Flight Risk- Chapter Two

26 Apr

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“Tell me about yourself.”

“You don’t want to hear it.”

“Yes, I do.  Tell me your past, present, and future.”

“All of it?” I challenged.  “That could take a while.”

* * *

Chapter 2

“I’m sorry.  What did you just say?”

“Nashville!” he repeated with more zest.

“N… N… Nashville?”  The word tasted bitter on my tongue.

For years I avoided mentioning the place by name and repressing the memories I had made there.  When I left I told myself that I would never go back.  Yet here I was, discussing crossing beyond the city limits and visiting for two whole weeks.

“Yeah, that’s what I said!” Will responded, offering me a proud grin.

“Nashville, Tennessee?”  I prayed Will would pay no heed to my horrified expression.  Recognition would only lead to questions I had adeptly dodged for nine years.

“Well, yeah.  What other Nashville is there?”

“There’s one in Georgia, Arkansas, Ohio—”

“Alright, alright,” he interrupted.  “Are there really that many Nashvilles?”

“I think there are nine or ten.”  And I had no desire to visit any of them, least of all the one to which he was referring.

“I’m not going to ask why you know that.  Yes, we’re going to Nashville, Tennessee, on Monday!”

“That’s just one state down.”

The chosen destination made more sense as a weekend venture than a vacation—not that I’d be enthusiastic about either.

“Very good, honey.  If you ever get tired of English you could always teach geography.”

“We’re practically neighbors.”

He chuckled.  “Can’t pull one over on you, can I?”

“But there’s no beach there.”  Tennessee was as landlocked as a state could get.

“Come on, Evelyn.  Going to the beach is overrated.  It’s been done too many times before.”

“Not by us,” I contradicted.  The last time there was gritty sand between my toes and saltwater lapping gently against my ankles was back in high school—the first time around.

“I was trying to think outside of the box.”

Didn’t he know how much I liked the box?  It had worked for us thus far.

“But of all the destinations in the world, why Nashville?”  And why did God hate me?  What had I done to be punished so severely?  Was Karma finally making her rounds?

“Because there was a great deal online and…”

“And?” Because God hated me!

“Because you love country music!”

It was a sick coincidence that his reasoning mirrored my own excuse from the last time I had made the trek to Nashville.  The nonsensical logic had seemed a good enough reason to relocate back then; now I could see the fatal flaws.  Why hadn’t I listened to my sister all those years ago and turned around?

“Yeah, I love the color green too.  Why don’t we go to Ireland?”

The Emerald Isle was on my list of places to visit before I died.  The foreign country seemed infinitely more appealing just now because it was thousands of miles away from Tennessee.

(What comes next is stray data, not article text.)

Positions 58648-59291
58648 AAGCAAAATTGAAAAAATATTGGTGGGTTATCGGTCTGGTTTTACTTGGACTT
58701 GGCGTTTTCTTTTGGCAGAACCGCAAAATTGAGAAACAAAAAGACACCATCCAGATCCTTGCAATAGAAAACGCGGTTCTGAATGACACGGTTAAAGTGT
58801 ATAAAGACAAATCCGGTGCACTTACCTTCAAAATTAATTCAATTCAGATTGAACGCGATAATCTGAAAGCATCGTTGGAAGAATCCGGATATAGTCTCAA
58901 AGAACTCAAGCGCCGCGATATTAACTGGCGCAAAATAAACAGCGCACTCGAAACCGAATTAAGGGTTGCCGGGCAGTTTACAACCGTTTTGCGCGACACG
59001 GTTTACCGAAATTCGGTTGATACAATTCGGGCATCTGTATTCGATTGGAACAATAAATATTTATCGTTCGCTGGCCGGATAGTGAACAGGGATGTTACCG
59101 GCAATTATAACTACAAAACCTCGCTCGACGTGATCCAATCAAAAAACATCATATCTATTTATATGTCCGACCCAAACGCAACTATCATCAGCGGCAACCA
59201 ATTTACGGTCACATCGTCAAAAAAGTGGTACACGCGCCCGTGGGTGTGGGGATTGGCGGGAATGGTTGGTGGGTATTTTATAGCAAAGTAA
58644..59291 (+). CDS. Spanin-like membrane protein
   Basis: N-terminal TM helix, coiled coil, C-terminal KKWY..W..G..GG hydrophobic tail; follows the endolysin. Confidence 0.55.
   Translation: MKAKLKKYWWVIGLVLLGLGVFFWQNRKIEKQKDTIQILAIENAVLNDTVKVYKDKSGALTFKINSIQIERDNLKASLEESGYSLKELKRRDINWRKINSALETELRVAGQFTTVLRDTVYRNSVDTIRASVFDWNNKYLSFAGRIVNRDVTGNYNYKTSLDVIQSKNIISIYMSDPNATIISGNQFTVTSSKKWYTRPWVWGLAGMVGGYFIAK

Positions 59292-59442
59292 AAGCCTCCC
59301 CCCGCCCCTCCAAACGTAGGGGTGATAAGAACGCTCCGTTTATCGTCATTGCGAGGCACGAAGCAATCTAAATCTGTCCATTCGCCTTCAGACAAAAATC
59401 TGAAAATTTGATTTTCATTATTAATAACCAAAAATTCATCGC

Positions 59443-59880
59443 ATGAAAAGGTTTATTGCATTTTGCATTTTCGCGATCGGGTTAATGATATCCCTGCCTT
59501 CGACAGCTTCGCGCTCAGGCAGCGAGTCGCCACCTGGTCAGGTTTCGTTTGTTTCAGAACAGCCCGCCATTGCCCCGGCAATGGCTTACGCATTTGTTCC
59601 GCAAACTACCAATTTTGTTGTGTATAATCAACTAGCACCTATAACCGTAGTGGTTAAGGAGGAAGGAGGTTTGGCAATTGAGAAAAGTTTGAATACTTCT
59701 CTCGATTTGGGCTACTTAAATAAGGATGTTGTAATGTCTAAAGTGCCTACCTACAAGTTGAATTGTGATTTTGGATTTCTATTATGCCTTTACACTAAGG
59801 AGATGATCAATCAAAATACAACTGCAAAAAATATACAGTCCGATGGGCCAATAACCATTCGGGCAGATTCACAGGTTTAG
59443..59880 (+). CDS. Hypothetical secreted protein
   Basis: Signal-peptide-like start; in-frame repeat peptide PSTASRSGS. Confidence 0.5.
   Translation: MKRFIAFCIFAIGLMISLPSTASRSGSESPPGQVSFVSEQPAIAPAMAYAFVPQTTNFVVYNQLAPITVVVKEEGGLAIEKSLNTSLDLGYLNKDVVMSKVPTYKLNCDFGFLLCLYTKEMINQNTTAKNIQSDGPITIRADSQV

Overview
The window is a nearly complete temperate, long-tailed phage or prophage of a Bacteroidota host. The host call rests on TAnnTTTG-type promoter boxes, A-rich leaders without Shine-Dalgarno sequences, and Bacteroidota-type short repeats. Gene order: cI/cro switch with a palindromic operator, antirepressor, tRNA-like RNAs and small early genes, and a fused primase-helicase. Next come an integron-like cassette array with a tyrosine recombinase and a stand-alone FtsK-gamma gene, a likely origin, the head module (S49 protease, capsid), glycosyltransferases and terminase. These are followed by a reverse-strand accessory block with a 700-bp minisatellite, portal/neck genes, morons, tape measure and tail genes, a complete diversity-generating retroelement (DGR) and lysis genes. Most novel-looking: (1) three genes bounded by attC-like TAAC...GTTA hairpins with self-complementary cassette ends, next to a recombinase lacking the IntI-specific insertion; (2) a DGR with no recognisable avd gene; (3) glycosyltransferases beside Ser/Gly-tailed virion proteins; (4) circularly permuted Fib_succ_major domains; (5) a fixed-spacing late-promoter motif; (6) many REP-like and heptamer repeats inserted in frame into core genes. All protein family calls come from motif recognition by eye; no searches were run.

“Oh, Evelyn.  This is why I love you.  You come up with the craziest ideas.  Ireland?  Seriously?”

“Ha.  Yeah, I guess.”

My stomach began to roll, protesting our proposed destination.  I had left Nashville nine years ago and never rarely looked back.  If I hadn’t felt compelled to return before now why would I want to after all of this time?  There had to be a way to put an end to this trip that didn’t include telling my boyfriend the truth.

“Do you realize how hot it’s going to be down there?”

“It’s summertime, honey.  It’s hot everywhere.”

“Not in Alaska.”

Alaska?” he repeated. “I don’t want to go there, Evelyn.”

“But we’re going to end up sweating so much in Tennessee that we won’t enjoy ourselves.  I don’t want to be miserable for our first vacation in four years.”

“Don’t worry about the weather.  I booked us a nice hotel on the main drag in the city that has a pool.  And it’s within walking distance of all the top-rated bars and restaurants.”

“Great.”  Little did he know, just about every downtown hotel was within walking distance of multiple bars and fantastic restaurants.

“There’s only one minor hitch.”

Only one?  I could think of a million that ultimately revolved around Nashville itself.

“What’s that?”

“We’re driving.”

“Oh, okay.”  The trip would take us a little over four hours—half the amount of time the drive had taken me ten years earlier.

He mistook my estranged expression for an aversion to highway travel.

“But don’t worry about that either.  Road trips are really fun and adventurous.  We’ll drive down the road and just see where it leads.”

“I bet it’s going to lead to Nashville,” I murmured bitterly.

The end of this was already predetermined—that is unless I sabotaged our GPS and Will allowed me to assume the role of navigator.  Circumventing the city would be considered an art form by the time I finished with our route.

“Well, yeah, Evelyn.  Eventually we’re going to make it to Nashville.  But we can stop wherever you want along the way there and back.  Our timeline is pretty lenient.  I’ve allowed plenty of leeway for excursions.”

“Great.”  Just perfect.

“I’ve found that when you fly somewhere you tend to miss a lot of the excitement and spontaneity that you encounter on a road trip.”

“Have you ever been on a road trip, Will?”  He didn’t strike me as the type to waste precious vacation time in a confined space; he was too efficient for that.

“Of course.”

“How many?” I pressed.

He grimaced before answering.  “One.”

“And where did you go?”

“I went to Savannah.”

“You drove all the way to Savannah in a car?” I scoffed.